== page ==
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£12.99 | Nadia de Vries, Translated by Sarah Timmer -Harvey | Summer 2024 | English | paperback | e-book |

Novel| 230 p | ISBN 9789083384146

Thistle is a young woman whose father, a pilot, dies suddenly in a plane crash when she is thirteen years old. The airline’s compensation payout is substantial but doesn’t assuage the family’s grief. By the time she is seventeen, Thistle has lost most of her teenage years trying to make sense of her father’s premature death. In the meantime, her body is developing, and she finds herself sexualized and objectified by men against her will. Teenaged Thistle is increasingly aware of her allure but unsure of how to use that to her advantage. When her mother gifts her a camera, Thistle decides to turn the lens on herself, capturing her nude body in various poses just before she turns eighteen.

At thirty-three, Thistle has built a seemingly carefree life in the city. She lives in an apartment bought with money she inherited from her late father, which covers all her living expenses and small luxuries she permits herself. In playing the “city woman” role she’s assigned herself, Thistle keeps up with the latest trends and spends most of her time pursuing her favourite hobby, photography. But all is not as it seems; Thistle is emotionally stunted, estranged from her sister, and feels disconnected from almost everyone she encounters. The weasels that first appeared to her after her father’s death have returned, and she desperately wants to reclaim the years she lost as a teenager. She’s obsessed with taking pictures of teenagers on the street, but this only exacerbates her frustration. The camera is a barrier in many ways, allowing her to keep her distance from her past and present self.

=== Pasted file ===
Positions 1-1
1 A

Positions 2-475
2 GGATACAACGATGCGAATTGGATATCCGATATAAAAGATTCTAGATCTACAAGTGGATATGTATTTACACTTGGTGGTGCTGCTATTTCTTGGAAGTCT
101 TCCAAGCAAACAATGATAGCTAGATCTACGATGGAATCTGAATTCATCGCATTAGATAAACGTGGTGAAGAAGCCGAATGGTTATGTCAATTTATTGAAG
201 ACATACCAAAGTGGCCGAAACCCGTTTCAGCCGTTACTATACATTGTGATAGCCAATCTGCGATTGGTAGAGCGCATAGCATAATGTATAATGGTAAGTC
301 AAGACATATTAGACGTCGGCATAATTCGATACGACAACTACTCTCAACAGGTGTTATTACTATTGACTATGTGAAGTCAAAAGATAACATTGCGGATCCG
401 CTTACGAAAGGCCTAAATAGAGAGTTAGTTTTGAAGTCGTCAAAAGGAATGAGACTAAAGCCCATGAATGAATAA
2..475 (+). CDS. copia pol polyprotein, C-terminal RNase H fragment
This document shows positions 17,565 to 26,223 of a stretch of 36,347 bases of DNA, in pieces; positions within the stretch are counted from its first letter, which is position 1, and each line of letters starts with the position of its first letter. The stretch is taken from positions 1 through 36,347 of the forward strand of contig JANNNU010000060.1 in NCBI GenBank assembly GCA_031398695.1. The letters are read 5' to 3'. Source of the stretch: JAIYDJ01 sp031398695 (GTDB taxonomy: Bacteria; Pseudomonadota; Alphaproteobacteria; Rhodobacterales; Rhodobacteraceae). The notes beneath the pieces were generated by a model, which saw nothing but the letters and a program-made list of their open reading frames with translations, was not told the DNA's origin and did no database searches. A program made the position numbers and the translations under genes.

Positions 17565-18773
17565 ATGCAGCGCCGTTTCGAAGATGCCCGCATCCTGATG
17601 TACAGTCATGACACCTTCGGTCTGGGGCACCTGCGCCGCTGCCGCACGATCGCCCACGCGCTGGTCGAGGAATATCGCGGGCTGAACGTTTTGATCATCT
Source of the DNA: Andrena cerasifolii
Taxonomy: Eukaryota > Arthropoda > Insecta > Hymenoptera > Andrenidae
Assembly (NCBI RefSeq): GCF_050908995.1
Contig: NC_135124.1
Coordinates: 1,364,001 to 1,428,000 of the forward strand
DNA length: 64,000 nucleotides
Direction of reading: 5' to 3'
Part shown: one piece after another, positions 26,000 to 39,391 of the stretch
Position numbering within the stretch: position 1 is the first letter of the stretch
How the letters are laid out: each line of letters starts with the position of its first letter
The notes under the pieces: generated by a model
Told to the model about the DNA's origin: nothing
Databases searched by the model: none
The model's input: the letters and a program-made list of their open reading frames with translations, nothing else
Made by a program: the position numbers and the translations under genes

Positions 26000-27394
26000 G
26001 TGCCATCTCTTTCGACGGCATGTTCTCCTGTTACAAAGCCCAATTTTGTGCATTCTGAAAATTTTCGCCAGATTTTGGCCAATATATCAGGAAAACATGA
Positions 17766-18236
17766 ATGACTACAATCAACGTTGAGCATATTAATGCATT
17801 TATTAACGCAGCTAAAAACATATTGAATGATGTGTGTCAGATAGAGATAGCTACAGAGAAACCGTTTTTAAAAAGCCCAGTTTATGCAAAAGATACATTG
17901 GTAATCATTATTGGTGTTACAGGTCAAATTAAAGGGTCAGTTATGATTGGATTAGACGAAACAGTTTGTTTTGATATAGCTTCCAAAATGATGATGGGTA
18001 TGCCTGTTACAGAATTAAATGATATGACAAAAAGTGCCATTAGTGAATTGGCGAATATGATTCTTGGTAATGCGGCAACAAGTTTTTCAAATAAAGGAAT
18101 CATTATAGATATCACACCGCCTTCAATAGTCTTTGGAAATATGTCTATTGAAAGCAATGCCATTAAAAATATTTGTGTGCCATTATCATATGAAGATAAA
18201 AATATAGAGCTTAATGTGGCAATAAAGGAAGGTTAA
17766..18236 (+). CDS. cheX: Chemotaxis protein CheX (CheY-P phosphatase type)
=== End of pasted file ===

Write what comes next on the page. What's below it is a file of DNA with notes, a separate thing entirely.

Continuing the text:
One day, after surreptitiously photographing a young girl at the park, Thistle remembers the nudes she took of herself when she was underage. Impulsively, Thistle decides to sell the pictures online. Initially, she believes that putting her nudes online will empower her. Instead, it marks the beginning of a psychotic episode and Thistle’s descent into a world where both narrator and reader cannot separate fantasy from reality. Thistle believes a moth to be the reincarnation of her father, feels judged by the weasels who have taken over her apartment, seeks counsel from a tick, and her interactions with other people grow increasingly fraught. After the authorities confiscate her computer, Thistle is taken into custody and must reckon with her past in order to meet her future.

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